Coping With The Loss Of A Family Member

The loss of a family member at any age can be an extremely traumatic experience. But with the passage of time and a strong support system, you can heal.
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One of the hardest challenges an individual faces in their life is the passing of a family member. Losing a spouse, sibling, parent or grandparent can be particularly excruciating. And while loss is a natural part of life, the impact it has on us can shove us in shock, confusion and pain. Your initial grief may be extreme, with pain still trailing you as time passes. Sometimes, losing a parent can affect your everyday life, for weeks or even years, and understandably so. The sadness lessens with time, but no one decides how long your grieving process goes on, there is no right or wrong time.   

No matter the relationship you had with the deceased, losing a family member can feel like crushing pain in your chest. Everyone reacts differently to death and loss, employing coping mechanisms that help them overcome their grief. You could be embracing one of the phases of grief without knowing, not particularly in progressive steps. If your relationship was difficult, a new emotional dimension will possibly be added to your grief. Conflicting emotions may rise and it would require time and perspective to heal and cope with the loss.   

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Everyone reacts differently to death and loss. Image | Unsplash

Yet research has shown that with a social support group and mindful habits, one can recover fairly quickly. While there’s no right or wrong way to cope, there are a few methods that you can embrace to recognise your pain and begin healing.   

1. Understand your feelings are valid  

Grief sometimes opens a wave of emotions that may not always make sense. Sadness is one of the most common feelings after facing such a loss but it’s okay if you don’t feel sad. There could be emptiness, anxiety, frustration, or a sense of unreality. A significant loss has naturally significant impacts on your wellbeing that can seem difficult to cope with.    

A few emotions that could take over include:   
  • Regret   
  • Remorse   
  • Anxiety   
  • Numbness   
  • Hopelessness or despair  
  • Physical pain   
  • Anger or frustration   
  • Confusion or disbelief  
  • Relief that their suffering is over  

2. Let yourself feel everything  

There’s no right way of grieving, no time limit and no steps you need to follow to reach acceptance. Not allowing yourself to be aware of your present emotions may seem like the pain will end quicker but burying your grief can be damaging. Don’t let anyone’s opinions or expectations rush you into something you’re not ready for. Let the process unfold for you naturally. It may compel you to force a few unpleasant realities that are difficult yet necessary.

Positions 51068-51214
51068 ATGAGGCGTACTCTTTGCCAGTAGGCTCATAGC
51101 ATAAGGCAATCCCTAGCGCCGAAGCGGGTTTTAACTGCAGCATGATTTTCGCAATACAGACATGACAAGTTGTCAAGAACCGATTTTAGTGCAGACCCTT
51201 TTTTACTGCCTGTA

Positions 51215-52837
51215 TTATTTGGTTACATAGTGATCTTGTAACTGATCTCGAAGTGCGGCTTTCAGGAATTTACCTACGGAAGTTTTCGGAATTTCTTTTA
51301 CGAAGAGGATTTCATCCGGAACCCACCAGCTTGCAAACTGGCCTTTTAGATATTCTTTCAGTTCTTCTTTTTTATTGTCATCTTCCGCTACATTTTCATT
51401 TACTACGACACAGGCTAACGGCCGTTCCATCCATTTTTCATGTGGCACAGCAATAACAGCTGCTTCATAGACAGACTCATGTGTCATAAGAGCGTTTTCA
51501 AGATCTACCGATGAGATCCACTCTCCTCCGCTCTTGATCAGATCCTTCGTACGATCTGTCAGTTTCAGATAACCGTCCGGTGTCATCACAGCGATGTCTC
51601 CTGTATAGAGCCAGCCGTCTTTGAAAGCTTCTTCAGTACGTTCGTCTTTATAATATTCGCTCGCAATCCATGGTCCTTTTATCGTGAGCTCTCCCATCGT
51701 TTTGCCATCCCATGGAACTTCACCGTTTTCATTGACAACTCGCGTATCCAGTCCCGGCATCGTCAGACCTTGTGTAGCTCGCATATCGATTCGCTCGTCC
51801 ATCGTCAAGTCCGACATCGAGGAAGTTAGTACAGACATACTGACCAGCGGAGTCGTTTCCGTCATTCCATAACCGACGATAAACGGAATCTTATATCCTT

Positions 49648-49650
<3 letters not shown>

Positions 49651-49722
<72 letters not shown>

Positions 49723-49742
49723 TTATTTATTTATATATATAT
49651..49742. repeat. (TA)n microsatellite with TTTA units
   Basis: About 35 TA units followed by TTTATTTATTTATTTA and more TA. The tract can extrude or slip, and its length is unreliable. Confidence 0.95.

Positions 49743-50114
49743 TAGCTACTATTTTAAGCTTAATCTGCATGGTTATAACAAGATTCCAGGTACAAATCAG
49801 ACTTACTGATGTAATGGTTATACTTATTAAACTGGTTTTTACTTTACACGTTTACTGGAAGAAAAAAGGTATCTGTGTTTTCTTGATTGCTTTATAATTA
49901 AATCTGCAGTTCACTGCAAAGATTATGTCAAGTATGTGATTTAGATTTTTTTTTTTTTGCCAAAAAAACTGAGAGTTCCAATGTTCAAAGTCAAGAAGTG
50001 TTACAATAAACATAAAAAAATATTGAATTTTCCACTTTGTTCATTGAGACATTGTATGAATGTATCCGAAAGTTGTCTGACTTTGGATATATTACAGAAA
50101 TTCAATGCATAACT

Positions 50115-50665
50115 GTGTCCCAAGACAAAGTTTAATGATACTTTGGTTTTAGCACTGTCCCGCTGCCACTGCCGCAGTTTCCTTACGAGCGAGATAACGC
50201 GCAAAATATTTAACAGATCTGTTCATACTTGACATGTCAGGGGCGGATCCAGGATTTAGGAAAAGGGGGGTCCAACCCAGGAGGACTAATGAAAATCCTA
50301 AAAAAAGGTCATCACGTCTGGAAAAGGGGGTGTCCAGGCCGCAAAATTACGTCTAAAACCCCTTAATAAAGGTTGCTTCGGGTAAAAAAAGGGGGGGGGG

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Take your time to feel all the emotions surfacing, stay aware of your feelings. Image | Unsplash

3. Talk about the death   

Grieving such a major loss takes time but it could help if you express yourself amongst colleagues or with friends or family. It would help you understand and find support rather than push you into isolation. Grieving is a personal process that can feel lonely but there are people who will support you unconditionally.   

4. Take care of your wellbeing  

A loss can affect your state of mind significantly. Poor concentration, sleep problems, frustration, increased substance use could plague you. You could also be facing the stress of wrapping up your loved one’s affairs or work could be difficult to juggle. Eating nutritious food, exercising and getting plenty of sleep can restore physical and emotional health. Don’t skip any meals, drink a lot of water, indulge in mindful habits like meditation or journaling to process your emotions.   

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Don’t forget to take care of your wellbeing amidst the chaos. Image | Shutterstock

5. Help others dealing with the loss   

Spending time with your family can help everyone feel connected while coping with the loss. Sharing stories or watching their favourite movie could feel like you’re keeping their memory alive. These small efforts could help someone else or even you cope. Helping someone will help you feel better as well.   

6. Remember and celebrate their lives   

We often focus on the one we lose but we never celebrate the life that they’ve lived. Loss is extremely difficult but taking the time to remember and honour the memory of the ones gone can celebrate everything that they added to so many people’s lives. Passing on a family name to a baby or starting a family ritual in their memory could honour the relationship that you all shared.   

Embrace the power of positive affirmations to heal emotionally.

Sometimes, it may feel as though nothing you do will fill the emptiness inside of you. But you don’t need to face these emotions alone. There are support groups you can join, online chat forums, professionals that you can reach out to. Gaining support can help you honour their memory and regain your sense of self.  

Read more: 9 Thoughtful Valentine’s Gift Ideas Packed With Love

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